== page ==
Early language

Mastering language skills is an important milestone during development and influences children’s cognitive development in later life1. We have previously identified common variation near the ROBO2 gene as associated with word production during early infancy2. The knowledge on single genetic variant association with respect to early vocabulary is, however, still scarce. The EAGLE consortium is currently doing follow-up work to better understand how children learn to speak. In this study we aim to gain further insight into the genetic architecture of early expressive and receptive vocabulary by conducting a genome-wide association meta-analysis of expressive and receptive vocabulary during infancy and early childhood (15-38 months).

Participating cohorts

Avon Longitudinal Study of Parents and Children (ALSPAC)
Barwon Infant Study (BIS)
Copenhagen Prospective Studies on Asthma in Childhood (COPSAC)
Generation R (GenR)
Longitudinal Study of Australian Children (LSAC)
The Western Australian Pregnancy Cohort Study (Raine)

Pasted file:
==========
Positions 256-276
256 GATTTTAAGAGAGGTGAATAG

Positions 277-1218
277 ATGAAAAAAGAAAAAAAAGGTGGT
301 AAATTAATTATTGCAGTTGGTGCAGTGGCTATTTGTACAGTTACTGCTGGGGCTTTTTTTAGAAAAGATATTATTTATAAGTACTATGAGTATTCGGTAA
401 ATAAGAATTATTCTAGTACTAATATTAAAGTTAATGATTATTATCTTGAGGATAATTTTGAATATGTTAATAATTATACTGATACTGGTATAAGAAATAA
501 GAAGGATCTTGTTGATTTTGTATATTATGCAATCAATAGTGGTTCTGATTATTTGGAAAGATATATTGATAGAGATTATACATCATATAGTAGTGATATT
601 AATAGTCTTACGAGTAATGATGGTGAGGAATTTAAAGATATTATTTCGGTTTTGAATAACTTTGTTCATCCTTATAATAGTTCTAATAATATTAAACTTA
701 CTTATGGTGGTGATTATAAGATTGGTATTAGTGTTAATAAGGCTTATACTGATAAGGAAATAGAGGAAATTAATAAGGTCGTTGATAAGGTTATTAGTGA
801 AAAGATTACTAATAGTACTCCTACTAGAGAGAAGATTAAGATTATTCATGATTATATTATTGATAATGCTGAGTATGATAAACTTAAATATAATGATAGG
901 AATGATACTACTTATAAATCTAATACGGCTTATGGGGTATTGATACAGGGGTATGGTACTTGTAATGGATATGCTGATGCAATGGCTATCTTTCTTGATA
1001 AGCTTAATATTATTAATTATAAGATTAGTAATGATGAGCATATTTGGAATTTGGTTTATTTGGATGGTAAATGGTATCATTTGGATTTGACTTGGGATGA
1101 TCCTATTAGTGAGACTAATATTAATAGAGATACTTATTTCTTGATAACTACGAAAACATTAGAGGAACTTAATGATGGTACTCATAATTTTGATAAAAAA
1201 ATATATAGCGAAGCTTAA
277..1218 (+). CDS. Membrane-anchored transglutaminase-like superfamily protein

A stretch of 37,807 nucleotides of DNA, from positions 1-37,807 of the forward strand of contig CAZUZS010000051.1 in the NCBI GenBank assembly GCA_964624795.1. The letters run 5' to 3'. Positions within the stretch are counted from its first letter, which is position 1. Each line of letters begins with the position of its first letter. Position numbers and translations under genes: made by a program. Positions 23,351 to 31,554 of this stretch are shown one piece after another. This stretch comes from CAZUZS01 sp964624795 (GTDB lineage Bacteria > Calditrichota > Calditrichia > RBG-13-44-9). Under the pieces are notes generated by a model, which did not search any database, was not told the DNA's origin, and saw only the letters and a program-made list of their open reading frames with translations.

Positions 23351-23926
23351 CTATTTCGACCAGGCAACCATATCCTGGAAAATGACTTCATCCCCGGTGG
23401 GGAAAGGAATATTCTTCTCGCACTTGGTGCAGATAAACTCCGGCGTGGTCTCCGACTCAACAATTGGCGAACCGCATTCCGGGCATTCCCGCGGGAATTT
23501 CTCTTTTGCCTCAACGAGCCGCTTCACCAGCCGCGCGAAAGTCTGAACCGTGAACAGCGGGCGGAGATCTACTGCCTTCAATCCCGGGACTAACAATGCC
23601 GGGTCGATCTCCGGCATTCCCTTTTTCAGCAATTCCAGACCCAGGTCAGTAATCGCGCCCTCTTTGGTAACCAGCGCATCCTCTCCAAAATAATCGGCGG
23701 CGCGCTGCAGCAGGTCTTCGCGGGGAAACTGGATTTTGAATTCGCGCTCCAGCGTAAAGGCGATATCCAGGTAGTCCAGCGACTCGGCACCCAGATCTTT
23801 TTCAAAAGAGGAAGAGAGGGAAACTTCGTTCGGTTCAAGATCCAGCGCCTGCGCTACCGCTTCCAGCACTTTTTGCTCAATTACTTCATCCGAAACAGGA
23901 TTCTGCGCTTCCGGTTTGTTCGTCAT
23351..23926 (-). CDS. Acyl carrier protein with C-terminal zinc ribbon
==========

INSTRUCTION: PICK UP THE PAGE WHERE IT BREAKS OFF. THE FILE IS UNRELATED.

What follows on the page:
Twins Early Development Study (TEDS)


  1. Hohm, E., Jennen-Steinmetz, C., Schmidt, M. H. & Laucht, M. Language development at ten months. Predictive of language outcome and school achievement ten years later? Eur. Child Adolesc. Psychiatry 16, 149–56 (2007)
  2. St Pourcain, B. et al. Common variation near ROBO2 is associated with expressive vocabulary in infancy. Nat Commun 5, 4831 (2014).


Lead analyst: Ellen Verhoef (Ellen.Verhoef@mpi.nl)

Lead PI: Dr. Beate St Pourcain (Beate.StPourcain@mpi.nl)

Max Planck Institute for Psycholinguistics, Nijmegen, the Netherlands



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